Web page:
The T-200's THD+noise vs frequency curves are plotted in fig.4, with the balanced result at the top, the unbalanced result at the bottom. Both are extremely low—in fact, the result here is primarily noise. There's a slight rise at the highest frequencies into a 2 ohm load (4W), but it's relatively insignificant. The distortion waveform at a level of 50W into 2 ohms is shown in fig.5—at the levels we normally use to obtain this result, the distortion was impossible to pick out of the noise. The distortion is heavily second-harmonic, with some higher-level harmonics plus noise evident. There was a similar result into higher load impedances (not shown).


Fig.4 Threshold T-200, THD+noise (%) vs frequency at (from bottom to top): 1W into 8 ohms, 2W into 4 ohms, 4W into 2 ohms, unbalanced; 1W into 8 ohms, 2W into 4 ohms, 4W into 2 ohms, balanced.


Fig.5 Threshold T-200, 1kHz waveform at 50W into 2 ohms (top); distortion and noise waveform with fundamental notched out (bottom, not to scale).

The spectrum of the T-200's output driving 50Hz into 4 ohms at a level of 133W (2/3 rated power with that load) is shown in fig.6. All of the artifacts are under –90dB (0.003%)—a superb result, and one of the best I've ever seen with this test. Surprisingly, the second-harmonic component seen in fig.5 is absent. Fig.7 shows the spectrum of the T-200's output reproducing a combined 19+20kHz signal—the intermodulation products resulting from an input signal consisting of an equal combination of these two frequencies—at 111W RMS into 4 ohms (visible clipping was evident with this signal just above this power level). The largest artifacts here are at 18kHz and 21kHz (under –70dB, or 0.03%). Of the remainder, only the one at 17kHz is marginally higher than –80dB (0.01%). The 19+20kHz spectral response at 61W into 8 ohms indicates even lower intermodulation levels (not shown).


Fig.6 Threshold T-200, spectrum of 50Hz sinewave, DC–1kHz, at 133W into 4 ohms (linear frequency scale).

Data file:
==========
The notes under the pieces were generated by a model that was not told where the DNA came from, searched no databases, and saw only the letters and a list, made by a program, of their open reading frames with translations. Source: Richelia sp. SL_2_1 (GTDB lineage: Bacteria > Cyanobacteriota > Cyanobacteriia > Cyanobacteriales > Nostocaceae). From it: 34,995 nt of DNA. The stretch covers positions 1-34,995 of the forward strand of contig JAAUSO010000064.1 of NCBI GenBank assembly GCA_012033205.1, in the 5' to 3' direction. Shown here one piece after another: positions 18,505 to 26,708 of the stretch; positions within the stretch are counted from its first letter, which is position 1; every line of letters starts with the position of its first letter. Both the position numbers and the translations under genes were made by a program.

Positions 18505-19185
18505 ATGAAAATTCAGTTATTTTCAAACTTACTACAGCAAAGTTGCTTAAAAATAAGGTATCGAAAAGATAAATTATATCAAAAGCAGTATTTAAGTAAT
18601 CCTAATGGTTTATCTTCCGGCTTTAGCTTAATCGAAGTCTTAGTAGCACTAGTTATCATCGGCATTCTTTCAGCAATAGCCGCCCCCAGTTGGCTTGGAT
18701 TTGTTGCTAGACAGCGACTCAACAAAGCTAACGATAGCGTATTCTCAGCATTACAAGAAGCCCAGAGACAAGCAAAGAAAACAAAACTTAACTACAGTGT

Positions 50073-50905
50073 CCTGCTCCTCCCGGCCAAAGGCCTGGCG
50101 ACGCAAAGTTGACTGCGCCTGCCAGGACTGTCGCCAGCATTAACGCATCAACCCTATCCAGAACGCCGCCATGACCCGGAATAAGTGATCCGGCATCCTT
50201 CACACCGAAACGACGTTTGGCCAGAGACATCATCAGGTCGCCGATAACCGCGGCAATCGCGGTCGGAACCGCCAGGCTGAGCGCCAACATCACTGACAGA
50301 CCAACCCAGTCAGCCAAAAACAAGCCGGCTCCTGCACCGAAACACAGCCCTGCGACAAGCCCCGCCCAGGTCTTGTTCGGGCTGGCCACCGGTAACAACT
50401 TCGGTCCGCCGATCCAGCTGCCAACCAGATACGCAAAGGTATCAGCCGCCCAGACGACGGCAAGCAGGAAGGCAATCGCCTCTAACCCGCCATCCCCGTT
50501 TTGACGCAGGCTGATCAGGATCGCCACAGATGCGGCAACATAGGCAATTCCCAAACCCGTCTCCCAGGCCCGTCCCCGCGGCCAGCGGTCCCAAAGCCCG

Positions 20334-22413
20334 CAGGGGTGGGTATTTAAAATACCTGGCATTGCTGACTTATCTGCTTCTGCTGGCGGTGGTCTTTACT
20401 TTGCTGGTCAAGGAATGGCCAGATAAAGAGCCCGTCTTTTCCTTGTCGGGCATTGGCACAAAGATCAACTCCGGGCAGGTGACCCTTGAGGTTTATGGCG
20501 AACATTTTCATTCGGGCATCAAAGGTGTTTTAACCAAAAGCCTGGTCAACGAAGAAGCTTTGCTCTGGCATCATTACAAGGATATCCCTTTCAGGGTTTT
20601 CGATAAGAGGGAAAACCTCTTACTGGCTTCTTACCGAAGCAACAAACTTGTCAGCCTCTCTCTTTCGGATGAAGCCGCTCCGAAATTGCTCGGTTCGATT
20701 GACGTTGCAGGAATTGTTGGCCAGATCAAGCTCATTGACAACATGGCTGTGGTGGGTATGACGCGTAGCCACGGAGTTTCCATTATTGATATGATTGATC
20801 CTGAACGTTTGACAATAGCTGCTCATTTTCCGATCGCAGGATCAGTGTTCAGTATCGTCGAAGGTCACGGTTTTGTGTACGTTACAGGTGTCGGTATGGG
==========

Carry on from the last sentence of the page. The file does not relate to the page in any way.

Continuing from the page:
Fig.7 Threshold T-200, HF intermodulation spectrum, DC–22kHz, 19+20kHz at 111W into 4 ohms (linear frequency scale).

The 1kHz THD+N vs output power curves are shown in fig.8. The power increases substantially as the load impedance decreases, though doesn't quite double with each halving of impedance down to 2 ohms (a rare quality). [Note the discrete increases in distortion level each time the Audio Precision generator increases its output voltage. I don't know what this is due to—perhaps it's the effect of the thermal-bias tracking circuit—but in any case, the distortion level is so low that nothing audible would result.—Ed.] The T-200's discrete-clipping levels (at 1% THD+N) are shown in Table 1.


Fig.8 Threshold T-200, distortion (%) vs output power into (from bottom to top at 100W): 8 ohms, 4 ohms, and 2 ohms.

Finally, the THD+N vs output for the T-200 in bridged mode are shown for both 8 ohm and 4 ohm loads in fig.9. As expected, the T-200 puts out considerably more power in the bridged mode, though this mode of operation was not auditioned.


Fig.9 Threshold T-200 in bridged mode, distortion (%) vs output power into (from bottom to top at 400W): 8 ohms and 4 ohms.

These test-bench results show the Threshold T-200 to be a first-rate amplifier. input impedance: use of the balanced input with the T-200 will require the user to carefully choose his or her preamp if problems are to be avoided.—Thomas J. Norton

Threshold Audio, Inc.
PO Box 41736
Houston, Texas 77241
(713) 466-1411

Bogolu Haranath's picture

"Stasis" ........... Code 64 :-) ..........